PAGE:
2016 Misano WSBK Friday Notes: On a Changed Schedule, a Familiar Ducati Refrain, and Rea's Pace

Attending races of series you don't normally cover is always informative and instructive. To paraphrase a famous quote, the World Superbike paddock is a foreign country, they do things differently there. While I feel I have a reasonable grasp of the workings of MotoGP, coming to WorldSBK at Misano both makes me all too conscious of how much I don't know, and lets me look at the Grand Prix paddock with fresh eyes.

World Superbikes is a much more human experience. The paddock is a friendlier, more relaxed place. The hospitality units are more modest and therefore more inviting, rather than the great gleaming monstrosities in the MotoGP paddock. That also creates more of a feeling of space: you are no longer jammed in between towering facades, but can still see the sky.

Then there's the paddock show. Free on Friday, but €20 extra on Saturday on Sunday, World Superbike fans at Misano get access to the paddock, and can watch the proceedings on screens set up in a giant tent, complete with live interviews with riders and commentary by host Michael Hill. It brings fans and riders together, and turns them into beings of flesh and blood, rather than the unapproachable and aloof status some MotoGP riders can attain. World Superbikes is very much the people's championship.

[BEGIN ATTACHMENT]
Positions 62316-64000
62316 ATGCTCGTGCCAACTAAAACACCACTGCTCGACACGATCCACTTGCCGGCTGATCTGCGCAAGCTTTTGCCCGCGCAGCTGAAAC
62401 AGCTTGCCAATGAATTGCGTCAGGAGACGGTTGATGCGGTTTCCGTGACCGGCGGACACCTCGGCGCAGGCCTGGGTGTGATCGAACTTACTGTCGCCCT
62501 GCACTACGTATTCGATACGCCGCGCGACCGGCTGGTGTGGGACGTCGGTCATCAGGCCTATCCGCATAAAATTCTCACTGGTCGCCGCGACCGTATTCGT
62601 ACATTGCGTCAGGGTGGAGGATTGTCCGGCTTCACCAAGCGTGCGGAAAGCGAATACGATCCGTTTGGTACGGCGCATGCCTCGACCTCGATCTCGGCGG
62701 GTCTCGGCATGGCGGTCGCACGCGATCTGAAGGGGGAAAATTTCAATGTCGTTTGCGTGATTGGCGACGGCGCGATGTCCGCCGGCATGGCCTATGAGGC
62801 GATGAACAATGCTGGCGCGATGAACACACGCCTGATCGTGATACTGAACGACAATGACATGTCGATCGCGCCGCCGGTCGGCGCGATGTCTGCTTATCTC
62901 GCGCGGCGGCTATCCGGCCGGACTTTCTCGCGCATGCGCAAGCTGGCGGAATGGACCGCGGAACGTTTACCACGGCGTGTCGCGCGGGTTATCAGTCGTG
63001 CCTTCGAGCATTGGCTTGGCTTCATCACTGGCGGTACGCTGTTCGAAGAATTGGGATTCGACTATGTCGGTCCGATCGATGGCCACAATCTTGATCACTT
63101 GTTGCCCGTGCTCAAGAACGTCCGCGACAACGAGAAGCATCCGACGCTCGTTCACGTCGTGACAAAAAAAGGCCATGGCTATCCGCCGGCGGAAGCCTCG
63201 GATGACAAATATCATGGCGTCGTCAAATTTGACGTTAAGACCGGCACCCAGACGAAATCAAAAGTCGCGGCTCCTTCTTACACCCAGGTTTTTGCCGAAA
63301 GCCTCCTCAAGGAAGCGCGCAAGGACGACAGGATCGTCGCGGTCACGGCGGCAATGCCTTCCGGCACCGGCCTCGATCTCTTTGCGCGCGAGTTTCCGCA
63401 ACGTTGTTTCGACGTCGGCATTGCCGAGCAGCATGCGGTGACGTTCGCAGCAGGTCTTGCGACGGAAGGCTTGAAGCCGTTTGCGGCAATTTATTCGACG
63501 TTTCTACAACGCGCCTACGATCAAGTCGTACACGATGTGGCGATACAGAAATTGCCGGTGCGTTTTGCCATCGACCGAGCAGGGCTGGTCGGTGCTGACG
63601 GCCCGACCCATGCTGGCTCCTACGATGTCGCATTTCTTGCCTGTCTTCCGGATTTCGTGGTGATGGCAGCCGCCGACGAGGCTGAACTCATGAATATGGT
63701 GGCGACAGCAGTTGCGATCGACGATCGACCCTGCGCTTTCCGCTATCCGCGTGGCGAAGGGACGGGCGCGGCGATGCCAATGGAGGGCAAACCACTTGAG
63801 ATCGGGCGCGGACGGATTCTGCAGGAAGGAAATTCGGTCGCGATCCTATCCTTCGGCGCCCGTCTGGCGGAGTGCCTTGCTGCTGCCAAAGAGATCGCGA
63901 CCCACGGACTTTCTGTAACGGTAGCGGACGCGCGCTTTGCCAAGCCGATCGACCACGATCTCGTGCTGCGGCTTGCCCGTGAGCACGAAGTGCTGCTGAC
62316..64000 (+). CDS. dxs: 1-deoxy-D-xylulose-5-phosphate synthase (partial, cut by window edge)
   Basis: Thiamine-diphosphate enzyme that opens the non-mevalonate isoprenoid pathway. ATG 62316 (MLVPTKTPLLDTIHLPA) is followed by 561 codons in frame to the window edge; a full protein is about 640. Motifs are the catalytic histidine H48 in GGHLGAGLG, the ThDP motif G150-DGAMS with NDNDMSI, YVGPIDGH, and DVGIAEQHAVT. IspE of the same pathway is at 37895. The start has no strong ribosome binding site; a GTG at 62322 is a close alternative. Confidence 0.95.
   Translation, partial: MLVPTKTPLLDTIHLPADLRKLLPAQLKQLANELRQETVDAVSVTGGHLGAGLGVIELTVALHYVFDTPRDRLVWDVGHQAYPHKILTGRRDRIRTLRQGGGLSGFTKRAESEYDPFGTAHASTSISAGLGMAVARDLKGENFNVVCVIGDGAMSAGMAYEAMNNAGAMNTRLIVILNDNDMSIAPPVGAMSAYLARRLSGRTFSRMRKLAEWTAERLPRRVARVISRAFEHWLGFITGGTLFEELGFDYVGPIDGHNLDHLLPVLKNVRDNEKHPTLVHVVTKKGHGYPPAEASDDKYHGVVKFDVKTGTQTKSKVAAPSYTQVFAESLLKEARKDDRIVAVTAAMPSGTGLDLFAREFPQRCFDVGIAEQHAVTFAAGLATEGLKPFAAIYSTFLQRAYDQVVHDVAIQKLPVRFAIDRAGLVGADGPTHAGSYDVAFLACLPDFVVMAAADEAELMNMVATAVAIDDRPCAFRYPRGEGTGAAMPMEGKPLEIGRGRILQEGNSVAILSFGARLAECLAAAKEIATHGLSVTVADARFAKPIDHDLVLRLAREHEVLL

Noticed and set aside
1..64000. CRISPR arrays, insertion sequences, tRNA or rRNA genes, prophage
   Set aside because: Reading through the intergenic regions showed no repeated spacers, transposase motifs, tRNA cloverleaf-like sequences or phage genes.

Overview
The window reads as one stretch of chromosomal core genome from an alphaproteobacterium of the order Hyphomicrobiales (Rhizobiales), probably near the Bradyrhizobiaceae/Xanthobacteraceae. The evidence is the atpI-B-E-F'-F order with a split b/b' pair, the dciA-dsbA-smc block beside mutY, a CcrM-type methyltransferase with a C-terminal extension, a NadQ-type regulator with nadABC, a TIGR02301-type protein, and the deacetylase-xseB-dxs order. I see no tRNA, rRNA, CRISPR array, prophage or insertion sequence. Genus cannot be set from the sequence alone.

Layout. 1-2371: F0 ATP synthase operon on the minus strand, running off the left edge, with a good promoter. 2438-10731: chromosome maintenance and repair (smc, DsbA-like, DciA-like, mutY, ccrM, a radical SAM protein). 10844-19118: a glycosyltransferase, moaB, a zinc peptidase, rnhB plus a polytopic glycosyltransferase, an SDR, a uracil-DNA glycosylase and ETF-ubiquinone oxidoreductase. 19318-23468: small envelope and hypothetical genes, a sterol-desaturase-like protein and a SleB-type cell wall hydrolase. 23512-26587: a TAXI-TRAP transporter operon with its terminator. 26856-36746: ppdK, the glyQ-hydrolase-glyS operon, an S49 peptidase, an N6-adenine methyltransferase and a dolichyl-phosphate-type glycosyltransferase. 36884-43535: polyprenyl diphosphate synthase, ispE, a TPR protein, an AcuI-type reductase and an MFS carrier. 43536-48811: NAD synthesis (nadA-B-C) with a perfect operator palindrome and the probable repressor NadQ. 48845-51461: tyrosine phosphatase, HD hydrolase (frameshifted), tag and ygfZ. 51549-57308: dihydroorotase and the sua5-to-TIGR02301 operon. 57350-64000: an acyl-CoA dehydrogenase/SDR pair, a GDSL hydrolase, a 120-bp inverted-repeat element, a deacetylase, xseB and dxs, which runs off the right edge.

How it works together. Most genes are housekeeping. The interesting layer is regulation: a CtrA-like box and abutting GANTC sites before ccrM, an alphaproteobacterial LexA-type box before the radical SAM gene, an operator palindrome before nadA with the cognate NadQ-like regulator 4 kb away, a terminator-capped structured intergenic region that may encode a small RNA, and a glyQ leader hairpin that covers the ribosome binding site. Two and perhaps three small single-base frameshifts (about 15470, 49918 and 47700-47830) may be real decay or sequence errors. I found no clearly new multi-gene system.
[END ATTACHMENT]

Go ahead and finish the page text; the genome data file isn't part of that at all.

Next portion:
World Superbikes: On Donington, and American Success

Donington Park has become the personal playground of 2013 WorldSBK champion Tom Sykes. Sykes has now claimed an incredible eight wins in a row at his home circuit, and after Sunday's races he explained how much it meant and also what it means going forward. Marcel Duinker offers his insight into whether Sykes has an advantage at Donington Park due to his riding style.